TORONTO—Roy Thomson Hall played host to a captivating concert on Oct. 23 that had audience members enthralled by its unique and inspiring blend of the sounds and instruments of the East and West.
The Shen Yun Symphony Orchestra, consisting of musicians from the renowned New York-based Shen Yun Performing Arts classical Chinese dance company, uses a Western symphony orchestra to present and revive the authentic traditions of China by interpreting Chinese musical styles on Western instruments.
It received standing ovations and did not finish the afternoon performance until after two curtain calls and three encores.
A common sentiment expressed by concertgoers was that music is a universal language that transcends all boundaries.
“Music transcends everything,” said businessman Peter Cullen, who had also attended the orchestra performance last year. “This year was excellent again,” he said. “Just sitting here and saying to myself again this year that it’s very, very pleasant to come here.”
“It’s a very distinctive sound. It’s a little bit different than what we get typically in Toronto. It culturally … has a different feel,” noted Mr. Cullen, a board member of the Royal Agricultural Winter Fair Association of Canada and also former chair of the Royal Horse Show. The winter fair, known as “the Royal,” takes place every November in Toronto and is the world’s largest combined indoor agricultural fair and international equestrian competition.
Mr. Cullen also commended the timing, demeanour, and presentation of conductor Milen Nachev and the professionalism of all of the musicians.
“The memories were good from last year, they were good from this year,” he said. “It’s just consistent, it’s very flowing, it’s very relaxing. People are great. Professional, excellent musicians. It’s very incredible.”
He added that he would also like to attend the Shen Yun Performing Arts classical Chinese dance performance next February-March when it performs in Toronto at the Four Seasons Centre for the Performing Arts.
‘International language we can feel and enjoy’
Liliana Tojcic, who is of Serbian heritage, has performed folk dance in Belgrade and Canada and also taught children and youth to become future excellent performers.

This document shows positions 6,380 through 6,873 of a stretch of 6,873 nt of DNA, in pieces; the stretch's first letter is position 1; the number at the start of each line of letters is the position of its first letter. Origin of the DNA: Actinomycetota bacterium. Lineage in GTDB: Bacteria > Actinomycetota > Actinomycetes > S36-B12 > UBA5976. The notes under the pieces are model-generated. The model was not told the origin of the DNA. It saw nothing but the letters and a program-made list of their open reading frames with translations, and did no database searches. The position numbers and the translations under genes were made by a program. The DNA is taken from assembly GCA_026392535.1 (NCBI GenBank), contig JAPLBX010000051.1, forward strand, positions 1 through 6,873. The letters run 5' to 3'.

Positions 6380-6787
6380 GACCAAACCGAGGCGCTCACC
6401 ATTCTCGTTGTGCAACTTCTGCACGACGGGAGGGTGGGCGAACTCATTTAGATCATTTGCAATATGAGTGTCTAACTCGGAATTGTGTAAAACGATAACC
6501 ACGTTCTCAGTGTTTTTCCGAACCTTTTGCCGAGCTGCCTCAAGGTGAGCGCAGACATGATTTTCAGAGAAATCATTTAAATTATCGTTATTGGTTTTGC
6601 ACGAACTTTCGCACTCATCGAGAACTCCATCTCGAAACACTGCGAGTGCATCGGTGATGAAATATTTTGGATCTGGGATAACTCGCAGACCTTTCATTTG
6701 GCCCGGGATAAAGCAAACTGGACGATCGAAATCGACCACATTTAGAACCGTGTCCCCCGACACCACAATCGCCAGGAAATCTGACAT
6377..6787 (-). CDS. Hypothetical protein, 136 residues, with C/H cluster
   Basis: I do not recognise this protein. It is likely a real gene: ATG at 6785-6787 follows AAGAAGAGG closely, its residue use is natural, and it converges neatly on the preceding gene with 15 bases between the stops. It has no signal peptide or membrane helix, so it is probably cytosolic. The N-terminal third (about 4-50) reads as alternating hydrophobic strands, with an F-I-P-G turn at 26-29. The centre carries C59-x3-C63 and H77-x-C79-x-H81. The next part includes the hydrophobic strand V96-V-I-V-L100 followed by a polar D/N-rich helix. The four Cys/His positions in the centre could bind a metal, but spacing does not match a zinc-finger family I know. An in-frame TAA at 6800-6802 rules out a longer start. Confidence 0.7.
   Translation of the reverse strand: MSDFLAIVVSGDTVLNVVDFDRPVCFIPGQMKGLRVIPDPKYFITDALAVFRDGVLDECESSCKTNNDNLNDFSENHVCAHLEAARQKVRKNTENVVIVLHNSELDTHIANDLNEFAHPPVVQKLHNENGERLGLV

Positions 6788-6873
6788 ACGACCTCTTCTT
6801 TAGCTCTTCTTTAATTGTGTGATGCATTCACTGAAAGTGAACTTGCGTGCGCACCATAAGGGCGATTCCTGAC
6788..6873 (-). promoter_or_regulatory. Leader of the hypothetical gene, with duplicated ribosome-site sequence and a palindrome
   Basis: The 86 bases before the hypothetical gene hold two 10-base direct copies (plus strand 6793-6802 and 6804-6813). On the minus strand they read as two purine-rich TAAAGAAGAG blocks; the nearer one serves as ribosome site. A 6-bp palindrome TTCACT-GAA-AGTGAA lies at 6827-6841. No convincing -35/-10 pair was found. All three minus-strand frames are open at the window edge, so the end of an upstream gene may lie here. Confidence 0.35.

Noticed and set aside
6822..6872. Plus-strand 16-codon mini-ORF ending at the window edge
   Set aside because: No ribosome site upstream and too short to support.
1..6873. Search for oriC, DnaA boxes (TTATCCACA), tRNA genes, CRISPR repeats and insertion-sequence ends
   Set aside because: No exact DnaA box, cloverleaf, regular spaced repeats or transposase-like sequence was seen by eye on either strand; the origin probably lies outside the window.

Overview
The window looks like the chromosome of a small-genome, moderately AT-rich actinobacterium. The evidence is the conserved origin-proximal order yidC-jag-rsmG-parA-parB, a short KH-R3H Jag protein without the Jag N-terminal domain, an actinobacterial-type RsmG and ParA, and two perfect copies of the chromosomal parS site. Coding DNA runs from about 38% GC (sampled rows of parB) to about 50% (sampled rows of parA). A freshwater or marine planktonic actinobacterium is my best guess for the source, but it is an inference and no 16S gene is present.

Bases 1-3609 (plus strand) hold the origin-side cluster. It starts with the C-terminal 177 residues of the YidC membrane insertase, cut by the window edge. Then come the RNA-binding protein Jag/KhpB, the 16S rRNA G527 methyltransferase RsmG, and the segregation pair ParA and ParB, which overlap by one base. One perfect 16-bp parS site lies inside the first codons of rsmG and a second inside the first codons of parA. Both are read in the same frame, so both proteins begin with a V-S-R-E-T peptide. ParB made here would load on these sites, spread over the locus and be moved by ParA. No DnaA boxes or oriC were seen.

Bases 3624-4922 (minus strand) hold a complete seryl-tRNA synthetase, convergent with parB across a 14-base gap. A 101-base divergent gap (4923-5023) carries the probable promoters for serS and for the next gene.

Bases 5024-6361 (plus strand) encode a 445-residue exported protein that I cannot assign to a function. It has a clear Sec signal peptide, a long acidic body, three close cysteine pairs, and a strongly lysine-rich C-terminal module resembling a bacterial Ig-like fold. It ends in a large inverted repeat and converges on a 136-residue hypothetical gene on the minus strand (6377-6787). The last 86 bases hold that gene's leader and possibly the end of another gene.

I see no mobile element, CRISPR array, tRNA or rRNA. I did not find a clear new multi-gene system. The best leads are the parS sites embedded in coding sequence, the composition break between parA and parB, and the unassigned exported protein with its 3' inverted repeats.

“I love this blend of Western and Eastern music; this is fantastic for [the] ears,” she said, commenting that Chinese instruments are very gentle.
“I think it’s very nice, like going to different intonations. Tones are different, from slower to faster and silent. Chinese instruments are fantastic.”
She also enjoyed the flow of the performance and the energy it conveyed.
“I see beautiful flow, togetherness, that everybody can feel it with their heart. Music is, I think, the international language that we can feel and enjoy,” Ms. Tojcic said.
“It’s also I think coming from your heart and how you feel it, and then you can feel that energy—beautiful. It’s like you’re flying. You’re really into beautiful mood and swings. Fantastic.”
‘It’s very inspiring when I’m thinking of composing and writing’
Also in the audience was professional bass player Glenn Gyorffy, a former member of the legendary Canadian heavy metal band Anvil. The band was the subject of the acclaimed documentary “Anvil! The Story of Anvil” released in 2008.
He is more used to rock and roll, said Mr. Gyorffy, but he added that he finds inspiration whenever he hears any music. He spoke about his enjoyment of the Shen Yun Symphony Orchestra’s East-West fusion and its use of the different Eastern and Western instruments.
“It’s very impressive. I’m here a lot to see the TSO (Toronto Symphony Orchestra) and this is another treat for me,” he said. “I hear the Western influence meeting with the Eastern. It’s very nice. … It’s very inspiring when I’m thinking of composing and writing.”
He was especially impressed with the performances of violin soloist Fiona Zheng and tenor Tian Ge, saying they were “fantastic.”
Ms. Zheng performed “Introduction and Rondo Capriccioso” by Camille Saint-Saëns, a piece widely regarded as a hallmark of violin virtuosity, while tenor Tian Ge sang a piece titled “Life is Fleeting,” containing philosophical reflection about life.
‘It’s definitely something which moves you’
Paul Straatman, owner of a Toronto accounting firm, attended the concert with his friend Shane Toland, also an accountant.
“We’re avid TSO fans,” Mr. Straatman said, noting that Shen Yun’s great mix of Asian and Western culture was “a wonderful opportunity to expose yourself to some great symphonic music.”
He added that “it’s definitely something which moves you. I think some of the pieces can really touch you on a very emotional level.”
Like Mr. Gyorffy, Mr. Straatman remarked on how impressed he was by the performance of tenor Tian Ge.
“He has such powerful vocals. And I thought it was a very moving piece, it just sort of was a wonderful, uplifting piece. I thought it was really excellent.”
Solo vocal pieces are an integral part of a Shen Yun performance, and audience members have expressed that Shen Yun’s vocal pieces are reminiscent of sacred music.
“It’s very uplifting and I’d like to see more,” said Mr. Toland. “It’s a very happy feeling. It’s a wonderful experience. So therefore it really makes the whole experience worthwhile. It’s just the icing on the cake as we say.”
Reporting by NTD Television, Dongyu Teng, and Cindy Chan
New York-based Shen Yun Symphony Orchestra comprises musicians from the four Shen Yun Performing Arts touring companies. For information about the October performances, visit: ShenYun.com/Symphony
The Epoch Times considers Shen Yun Performing Arts the significant cultural event of our time and has covered audience reactions since the company’s inception in 2006.